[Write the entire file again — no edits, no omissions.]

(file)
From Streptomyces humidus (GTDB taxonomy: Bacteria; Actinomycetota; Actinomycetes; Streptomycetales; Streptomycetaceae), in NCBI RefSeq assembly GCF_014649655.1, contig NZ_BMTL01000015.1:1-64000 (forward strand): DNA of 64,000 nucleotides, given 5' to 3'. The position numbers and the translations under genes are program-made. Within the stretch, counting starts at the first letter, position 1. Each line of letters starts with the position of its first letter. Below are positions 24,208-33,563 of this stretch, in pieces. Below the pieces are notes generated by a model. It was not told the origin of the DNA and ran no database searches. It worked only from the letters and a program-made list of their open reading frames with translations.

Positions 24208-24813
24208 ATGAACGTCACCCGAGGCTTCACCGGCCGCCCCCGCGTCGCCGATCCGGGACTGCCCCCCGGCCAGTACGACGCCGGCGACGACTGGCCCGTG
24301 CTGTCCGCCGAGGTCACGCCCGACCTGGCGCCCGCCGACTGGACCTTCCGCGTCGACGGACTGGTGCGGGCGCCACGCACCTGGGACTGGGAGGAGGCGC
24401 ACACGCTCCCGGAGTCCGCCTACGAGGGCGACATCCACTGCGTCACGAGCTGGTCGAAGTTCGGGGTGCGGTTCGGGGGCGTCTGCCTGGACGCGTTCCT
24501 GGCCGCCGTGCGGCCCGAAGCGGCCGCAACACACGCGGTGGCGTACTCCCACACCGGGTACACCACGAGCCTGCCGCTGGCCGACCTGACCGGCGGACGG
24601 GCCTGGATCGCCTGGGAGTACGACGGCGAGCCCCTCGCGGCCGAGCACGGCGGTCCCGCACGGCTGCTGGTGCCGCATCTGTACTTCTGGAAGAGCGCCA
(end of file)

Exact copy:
From Streptomyces humidus (GTDB taxonomy: Bacteria; Actinomycetota; Actinomycetes; Streptomycetales; Streptomycetaceae), in NCBI RefSeq assembly GCF_014649655.1, contig NZ_BMTL01000015.1:1-64000 (forward strand): DNA of 64,000 nucleotides, given 5' to 3'. The position numbers and the translations under genes are program-made. Within the stretch, counting starts at the first letter, position 1. Each line of letters starts with the position of its first letter. Below are positions 24,208-33,563 of this stretch, in pieces. Below the pieces are notes generated by a model. It was not told the origin of the DNA and ran no database searches. It worked only from the letters and a program-made list of their open reading frames with translations.

Positions 24208-24813
24208 ATGAACGTCACCCGAGGCTTCACCGGCCGCCCCCGCGTCGCCGATCCGGGACTGCCCCCCGGCCAGTACGACGCCGGCGACGACTGGCCCGTG
24301 CTGTCCGCCGAGGTCACGCCCGACCTGGCGCCCGCCGACTGGACCTTCCGCGTCGACGGACTGGTGCGGGCGCCACGCACCTGGGACTGGGAGGAGGCGC
24401 ACACGCTCCCGGAGTCCGCCTACGAGGGCGACATCCACTGCGTCACGAGCTGGTCGAAGTTCGGGGTGCGGTTCGGGGGCGTCTGCCTGGACGCGTTCCT
24501 GGCCGCCGTGCGGCCCGAAGCGGCCGCAACACACGCGGTGGCGTACTCCCACACCGGGTACACCACGAGCCTGCCGCTGGCCGACCTGACCGGCGGACGG
24601 GCCTGGATCGCCTGGGAGTACGACGGCGAGCCCCTCGCGGCCGAGCACGGCGGTCCCGCACGGCTGCTGGTGCCGCATCTGTACTTCTGGAAGAGCGCCA